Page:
What is gonorrhea?
Gonorrhea is a sexually transmitted infection (STI) caused by a bacteria.
How do people get gonorrhea?
People get gonorrhea by having sex with someone who has the disease. “Having sex” means anal, vaginal, or oral sex. Gonorrhea can still be transmitted via fluids even if a man does not ejaculate. Gonorrhea can also be spread from an untreated mother to her baby during childbirth.
What are the symptoms of gonorrhea?
Some men with gonorrhea may have no symptoms at all. However, common symptoms in men include a burning sensation when urinating, or a white, yellow, or green discharge from the penis that usually appears 1 to 14 days after infection. Sometimes men with gonorrhea get painful or swollen testicles.
Most women with gonorrhea do not have any symptoms. However, the initial symptoms in women can include a painful or burning sensation when urinating, increased vaginal discharge, or vaginal bleeding between periods. Women with gonorrhea are at risk of developing serious complications from the infection, even if symptoms are not present or are mild.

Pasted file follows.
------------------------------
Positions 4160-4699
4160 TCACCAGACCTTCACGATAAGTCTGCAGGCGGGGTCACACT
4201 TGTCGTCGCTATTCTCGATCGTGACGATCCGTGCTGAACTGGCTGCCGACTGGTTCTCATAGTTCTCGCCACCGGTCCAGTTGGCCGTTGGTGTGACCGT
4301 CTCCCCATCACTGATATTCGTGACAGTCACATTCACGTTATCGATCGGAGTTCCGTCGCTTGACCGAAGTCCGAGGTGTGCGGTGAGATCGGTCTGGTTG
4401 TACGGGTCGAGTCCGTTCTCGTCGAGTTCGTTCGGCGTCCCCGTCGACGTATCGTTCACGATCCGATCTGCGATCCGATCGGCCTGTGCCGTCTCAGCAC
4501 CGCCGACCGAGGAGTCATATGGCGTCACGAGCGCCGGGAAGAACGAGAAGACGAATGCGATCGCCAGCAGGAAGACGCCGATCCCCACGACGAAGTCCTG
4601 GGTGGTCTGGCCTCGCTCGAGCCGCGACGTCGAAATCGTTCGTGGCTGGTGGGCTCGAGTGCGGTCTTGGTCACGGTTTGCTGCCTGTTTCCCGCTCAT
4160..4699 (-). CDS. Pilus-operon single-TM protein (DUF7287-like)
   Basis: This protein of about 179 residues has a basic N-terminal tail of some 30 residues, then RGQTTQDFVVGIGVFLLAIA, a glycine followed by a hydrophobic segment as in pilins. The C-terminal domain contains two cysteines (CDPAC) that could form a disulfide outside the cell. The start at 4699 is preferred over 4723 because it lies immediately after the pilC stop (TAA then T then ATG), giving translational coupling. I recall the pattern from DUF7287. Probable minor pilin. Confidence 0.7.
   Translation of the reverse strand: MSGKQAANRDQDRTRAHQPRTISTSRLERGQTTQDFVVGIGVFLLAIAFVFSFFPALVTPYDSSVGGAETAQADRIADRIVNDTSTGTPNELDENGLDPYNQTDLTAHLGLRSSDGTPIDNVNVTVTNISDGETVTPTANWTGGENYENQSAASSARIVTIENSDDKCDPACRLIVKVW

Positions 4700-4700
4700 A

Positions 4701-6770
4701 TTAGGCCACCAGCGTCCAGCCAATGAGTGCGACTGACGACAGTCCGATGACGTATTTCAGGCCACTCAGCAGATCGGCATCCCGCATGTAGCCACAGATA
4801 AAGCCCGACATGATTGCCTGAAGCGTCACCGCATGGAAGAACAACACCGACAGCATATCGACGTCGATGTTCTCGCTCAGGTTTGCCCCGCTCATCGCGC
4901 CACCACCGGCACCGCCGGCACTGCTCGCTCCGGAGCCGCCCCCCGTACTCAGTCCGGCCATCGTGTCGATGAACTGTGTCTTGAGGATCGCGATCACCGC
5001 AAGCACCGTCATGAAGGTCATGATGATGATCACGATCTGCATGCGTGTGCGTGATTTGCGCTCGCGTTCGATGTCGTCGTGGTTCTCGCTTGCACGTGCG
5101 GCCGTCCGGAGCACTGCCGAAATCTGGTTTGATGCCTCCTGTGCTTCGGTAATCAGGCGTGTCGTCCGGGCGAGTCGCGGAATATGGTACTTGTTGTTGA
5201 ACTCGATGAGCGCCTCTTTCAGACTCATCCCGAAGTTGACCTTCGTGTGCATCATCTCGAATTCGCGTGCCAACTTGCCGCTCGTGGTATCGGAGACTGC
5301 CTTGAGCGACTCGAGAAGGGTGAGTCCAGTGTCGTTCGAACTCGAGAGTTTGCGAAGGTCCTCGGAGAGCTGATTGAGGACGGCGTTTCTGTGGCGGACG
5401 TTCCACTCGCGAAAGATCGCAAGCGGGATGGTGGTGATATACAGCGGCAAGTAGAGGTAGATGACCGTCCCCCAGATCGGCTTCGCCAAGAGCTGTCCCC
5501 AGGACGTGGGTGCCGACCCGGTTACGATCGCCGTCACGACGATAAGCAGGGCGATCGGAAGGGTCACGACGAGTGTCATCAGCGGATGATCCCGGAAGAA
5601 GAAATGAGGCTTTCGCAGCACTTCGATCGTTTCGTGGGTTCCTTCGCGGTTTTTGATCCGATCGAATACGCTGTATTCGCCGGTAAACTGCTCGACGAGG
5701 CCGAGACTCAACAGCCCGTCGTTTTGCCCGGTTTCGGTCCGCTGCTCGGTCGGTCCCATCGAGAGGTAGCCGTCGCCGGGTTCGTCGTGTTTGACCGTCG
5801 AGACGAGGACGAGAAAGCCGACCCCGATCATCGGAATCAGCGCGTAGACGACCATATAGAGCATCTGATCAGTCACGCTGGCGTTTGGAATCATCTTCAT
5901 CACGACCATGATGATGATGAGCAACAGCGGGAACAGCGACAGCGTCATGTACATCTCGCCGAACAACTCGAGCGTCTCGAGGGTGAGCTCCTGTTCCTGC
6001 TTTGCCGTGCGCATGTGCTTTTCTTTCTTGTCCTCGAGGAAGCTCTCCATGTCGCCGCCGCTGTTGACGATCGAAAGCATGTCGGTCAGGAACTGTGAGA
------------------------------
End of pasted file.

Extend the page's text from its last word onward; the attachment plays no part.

Untreated gonorrhea can increase a person’s risk of acquiring or transmitting HIV—the virus that causes AIDS.
How is gonorrhea diagnosed?
Most of the time, a urine test can be used to test for gonorrhea.
How do you treat it?
Oral antibiotics can cure the infection. Both partners must be treated at the same time to prevent passing the infection back and forth. Both partners should abstain from sex until the infection is gone. Persons with gonorrhea should be tested for other STDs.
How can gonorrhea be prevented?
Latex condoms, when used consistently and correctly, can reduce the risk of getting or giving gonorrhea. The most certain way to avoid gonorrhea is to not have sex or to be in a long-term, mutually monogamous relationship with a partner who has been tested and is known to be uninfected.